Following his speech at the Democrat convention of 2004 we started getting puff pieces midway through 2006 about what a great figure, messianic, why, we had never before in the history of American politics seen a man or politician like this, a man who was to transcend race, transcend partisanship, transcend standard politics, and, by the way, I'd like to go back and ask David "Rodham" Gergen, who's all upset because no Republicans voted for this and it's the biggest social entitlement ever in American history and it doesn't have the support of one of the political parties, this is horrible -- of course he's blaming Republicans for this -- but I thought Obama was going to end all this. I thought President Obama was going to be the end of this kind of partisanship, the end of racism. But hell's bells, if you criticize Obama on anything you are racist. That's the only reason you criticize it.
Frank Rich starts his piece: "As we say farewell to a dreadful year and decade, this much we can agree upon: The person of the year is not Ben Bernanke." No, no, no, no. "If there's been a consistent narrative to this year and every other in this decade, it's that most of us, Bernanke included, have been so easily bamboozled. The men who played us for suckers, whether at Citigroup or Fannie Mae, at the White House or Ted Haggard's megachurch, are the real movers and shakers of this century's history so far. That's why the obvious person of the year is Tiger Woods. His sham beatific image, questioned by almost no one until it collapsed, is nothing if not the farcical reductio ad absurdum of the decade's flimflams, from the cancerous (the subprime mortgage) to the inane (balloon boy)."
How do you mention this, how do you write this with any integrity without mentioning Barack Obama, who is flimflam and phony, and there's nobody who knows anything about him, nobody really knows who he is. In fact, the people that he did hang around with, the people who did mentor him, the people who influenced him and educated him we're all told he never heard them. Bill Ayers just friend down the street, (imitating Obama) "I didn't know he blew up the Pentagon, that was a long time ago." He never heard a word Reverend Wright said in 20 years sitting in the pew of the church. Frank Marshall Davis, a communist friend of his families back in -- (interruption) yeah, we know he heard Frank Marshall Davis because he loves him, he's written about him, but all that we were told to ignore and instead rely on the farcical image that has been created, the puff piece image that has been created by the American media.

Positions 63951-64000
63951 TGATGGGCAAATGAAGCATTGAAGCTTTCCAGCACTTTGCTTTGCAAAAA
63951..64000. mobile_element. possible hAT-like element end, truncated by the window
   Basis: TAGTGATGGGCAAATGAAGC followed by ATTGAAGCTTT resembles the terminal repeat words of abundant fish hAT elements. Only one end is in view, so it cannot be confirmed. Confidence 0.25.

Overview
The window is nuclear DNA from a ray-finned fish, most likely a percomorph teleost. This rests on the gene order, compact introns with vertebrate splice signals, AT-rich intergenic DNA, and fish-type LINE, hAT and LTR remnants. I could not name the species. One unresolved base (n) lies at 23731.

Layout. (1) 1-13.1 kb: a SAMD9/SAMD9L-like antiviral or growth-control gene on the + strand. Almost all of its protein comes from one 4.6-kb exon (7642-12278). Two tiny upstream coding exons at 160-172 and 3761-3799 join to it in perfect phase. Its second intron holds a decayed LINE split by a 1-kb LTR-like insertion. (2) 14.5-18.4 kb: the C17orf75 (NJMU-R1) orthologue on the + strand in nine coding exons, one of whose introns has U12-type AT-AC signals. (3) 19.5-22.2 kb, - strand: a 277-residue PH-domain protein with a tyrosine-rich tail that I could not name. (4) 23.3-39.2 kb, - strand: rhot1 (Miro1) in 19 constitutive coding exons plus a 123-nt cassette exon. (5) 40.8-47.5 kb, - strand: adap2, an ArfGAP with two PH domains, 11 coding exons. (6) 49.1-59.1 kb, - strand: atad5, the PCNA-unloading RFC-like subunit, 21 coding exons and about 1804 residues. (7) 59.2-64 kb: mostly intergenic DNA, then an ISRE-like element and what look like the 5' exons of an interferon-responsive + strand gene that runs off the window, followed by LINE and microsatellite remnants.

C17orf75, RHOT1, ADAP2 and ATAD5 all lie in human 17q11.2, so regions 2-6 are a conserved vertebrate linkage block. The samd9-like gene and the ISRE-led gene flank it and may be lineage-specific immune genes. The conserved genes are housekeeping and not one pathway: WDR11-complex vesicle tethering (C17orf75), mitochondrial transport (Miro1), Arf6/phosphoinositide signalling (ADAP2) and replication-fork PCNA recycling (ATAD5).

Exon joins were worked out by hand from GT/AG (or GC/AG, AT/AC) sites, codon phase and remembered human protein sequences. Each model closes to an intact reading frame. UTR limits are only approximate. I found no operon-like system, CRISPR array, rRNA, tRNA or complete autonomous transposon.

Chris Dodd, ladies and gentlemen, there's a mysterious hundred million dollars people found in the health care bill. By now you've probably heard about the mystery appropriation, a hundred million research medical facility buried in the Senate's health care reform bill. It's for Chris Dodd. Headline, it's from an amused Associated Press: "Dodd Gets $100 Million For UConn Health Center Put In Bill," U-Conn, University of Connecticut. But what a name for what's happened to all of us, U-Conn. "A $100 million item for construction of a university hospital was inserted in the Senate health care bill at the request of Sen. Chris Dodd, D-Conn., who faces a difficult re-election campaign." Slush fund, anybody? Where do you think this money is coming from? How about from the Porkulus bill? You think those will be the funds that will be used for it or the unspent TARP money? We've got slush money all over the place voted by the Congress one year ago and almost one year ago for just this kind of thing. And Mr. Dodd's office is actually proud of this achievement.
"The legislation leaves it up to the Health and Human Services Department to decide where the money should be spent, although spokesman Bryan DeAngelis said Dodd hopes to claim it for the University of Connecticut." How coy. And Russ Feingold -- this is from the Huffing and Puffington Post -- "Sen. Russ Feingold (D-Wisc.) formally announced on Sunday that he would support the Senate's final version of health care reform. But in doing so he cast blame for the loss of a public option for insurance coverage partially," on the Obama administration. Here's a statement: "I've been fighting all year for a strong public option to compete with the insurance industry and bring health care spending down. I continued that fight during recent negotiations, and I refused to sign onto a deal to drop the public option from the Senate bill. Unfortunately, the lack of support from the administration made keeping the public option in the bill an uphill struggle. Removing the public option from the Senate bill is the wrong move, and eliminates $25 billion in savings. I will be urging members of the House and Senate who draft the final bill to make sure this essential provision is included."